sail-world.com -- Rolex Sydney Hobart Yacht Race – Christmas cheer
Rolex Sydney Hobart Yacht Race – Christmas cheer
Tue, 25 Dec 2012
Santa Claus and his Christmas cheer arrived at the Cruising Yacht Club of Australia to spread happiness amongst the four international crews competing in the 2012 Rolex Sydney Hobart Yacht Race.
And they needed some cheer for it was a pretty dreary day in old Sydney town, as the thunder bellowed and the rains rolled in, often with more than a decent vigour.
Nicole Browne first alerted Santa to this special stop on his busy tour of the globe back in 2004. A very obliging D.D McNicoll, the respected journalist from the Australian, stepped in to the big man’s shoes and did a marvellous job, ensuring that the many children around the club also got to experience the festive joy.
Assisting him in the Principal Elf role was Alex South, who is most famous as being the driver of the Skiff Chicks Racing, 18-Footer team. So it was not just about smiles, ringing of bells, holding babies and ho-ho-ho-ing. There were great treats to be presented. These included charts of the various species of shark to be found in Australia, fly swatters, chocolates, stuffed toy indigenous animals, face ‘war’ paint, bottle (read beer) opener, and possibly the most useful of all, an Aussie slang dictionary to assist them understand the unique habitat into which they have put themselves. We are lead to believe this includes a special section for that other unique dialect, Tasmanian.
First stop was Ambersail from Lithuania. Owner/skipper, Simonas Steponavicius, commented on how much they appreciated the gesture and gifts, ‘We hope to have a lot of this strong stuff, as we love it and it does suit the boat.’ Asked if this included beer, he said, ‘We are on a water diet as from today, so that will have to wait until Hobart. We are really looking forward to this race, as it is a dream for every sailor to do one. We have done a lot of the Northern hemisphere events, like the Rolex Fastnet and Middle Sea races, along with the New York Yacht Club’s Transatlantic race. This is our first time Downunder, where we’ve noticed everything is a bit opposite.’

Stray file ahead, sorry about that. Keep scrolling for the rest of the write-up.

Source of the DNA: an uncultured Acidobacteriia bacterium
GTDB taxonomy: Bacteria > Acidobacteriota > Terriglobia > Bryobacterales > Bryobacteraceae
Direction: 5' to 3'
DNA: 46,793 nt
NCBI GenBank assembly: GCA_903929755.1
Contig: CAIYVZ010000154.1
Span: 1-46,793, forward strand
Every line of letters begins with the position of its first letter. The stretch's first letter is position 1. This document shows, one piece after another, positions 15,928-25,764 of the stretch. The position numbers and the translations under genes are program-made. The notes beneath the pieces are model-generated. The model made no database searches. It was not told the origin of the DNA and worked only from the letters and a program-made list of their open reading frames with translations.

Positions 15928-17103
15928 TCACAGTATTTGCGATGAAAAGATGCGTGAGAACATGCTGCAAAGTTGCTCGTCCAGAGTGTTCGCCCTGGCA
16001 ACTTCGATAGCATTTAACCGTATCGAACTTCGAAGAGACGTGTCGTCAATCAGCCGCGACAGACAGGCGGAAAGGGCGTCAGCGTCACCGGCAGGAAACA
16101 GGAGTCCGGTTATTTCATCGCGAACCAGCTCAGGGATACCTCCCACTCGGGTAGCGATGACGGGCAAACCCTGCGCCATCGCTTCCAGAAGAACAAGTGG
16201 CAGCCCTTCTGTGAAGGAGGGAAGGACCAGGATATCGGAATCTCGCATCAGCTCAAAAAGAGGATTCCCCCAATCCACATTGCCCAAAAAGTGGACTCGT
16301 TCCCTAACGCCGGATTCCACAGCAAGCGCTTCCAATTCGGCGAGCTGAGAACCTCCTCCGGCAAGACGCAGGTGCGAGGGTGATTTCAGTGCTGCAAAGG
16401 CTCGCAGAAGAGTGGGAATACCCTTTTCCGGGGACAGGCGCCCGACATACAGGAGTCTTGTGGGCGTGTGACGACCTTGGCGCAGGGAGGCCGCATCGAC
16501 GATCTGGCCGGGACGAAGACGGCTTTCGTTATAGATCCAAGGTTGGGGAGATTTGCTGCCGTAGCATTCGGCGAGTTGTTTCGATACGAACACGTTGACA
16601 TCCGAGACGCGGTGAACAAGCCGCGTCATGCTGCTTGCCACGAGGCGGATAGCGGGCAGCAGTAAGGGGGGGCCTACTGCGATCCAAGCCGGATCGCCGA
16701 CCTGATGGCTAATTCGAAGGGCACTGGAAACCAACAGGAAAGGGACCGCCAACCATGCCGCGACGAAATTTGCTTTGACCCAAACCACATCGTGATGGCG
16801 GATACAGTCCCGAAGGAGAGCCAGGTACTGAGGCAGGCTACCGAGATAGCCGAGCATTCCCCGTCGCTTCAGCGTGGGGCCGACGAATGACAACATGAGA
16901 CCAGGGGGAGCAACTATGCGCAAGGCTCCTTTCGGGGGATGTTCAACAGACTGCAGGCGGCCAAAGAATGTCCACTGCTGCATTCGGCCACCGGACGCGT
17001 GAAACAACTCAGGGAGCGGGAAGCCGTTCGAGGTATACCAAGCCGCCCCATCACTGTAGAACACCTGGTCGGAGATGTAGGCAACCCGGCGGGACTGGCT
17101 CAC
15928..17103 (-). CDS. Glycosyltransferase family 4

It was then on to Gary Lewis’ impressively maintained Cookson 50, Akatea from New Zealand. On hand to greet Santa was Gary’s brother, Ross and his wife Jennifer and seeing Santa for her first time ever, was 6-month old baby daughter, Lara.
Santa then strode down the quay, greeting and chatting with all of the people on the way, as he got to the ANZAC/Franco crew on Peugeot Surfrider. They were all very relaxed and happy, with Santa receiving a wonderful welcome, full of great merriment.
Asking skipper, Nicolas Lunven, about the transitions in the weather, which will be a major feature of how each boat performs in the end, he said, ‘We will certainly be on the look out for these, as everything is not completely bedded down and can change in matter of a few hours over the course of the next few days.’
‘Just a few minutes ago I was looking at the various models from the routing software and I think it is really possible to do very well inside these transitions, relative to your opposition. Most of all I am most cautious of the Tasmanian wind shadow and it looks to be an interesting challenge for the last part of the race with not a lot of wind and many a change to be aware of.’
‘For the moment I do not have a favourite model and we’re certainly not locking ourselves in, just yet. Perhaps during the race one will appear to be more suitable.’
Finally, the super-cheerful Japanese crew of KLC Bengal7 had gathered for Santa back up at the clubhouse. They enjoyed every second of their gifts being presented, including demonstrations and explanations by those crewmembers who had worked it out. Their smiles were delightful and their commitment to the day evident by their hats and liberal use of tinsel to decorate everything and everyone.
Everyone is now enjoying their own Christmas cheer and then tomorrow the real games begin when the fleet heads South in readiness for New Years Eve celebrations in Hobart.
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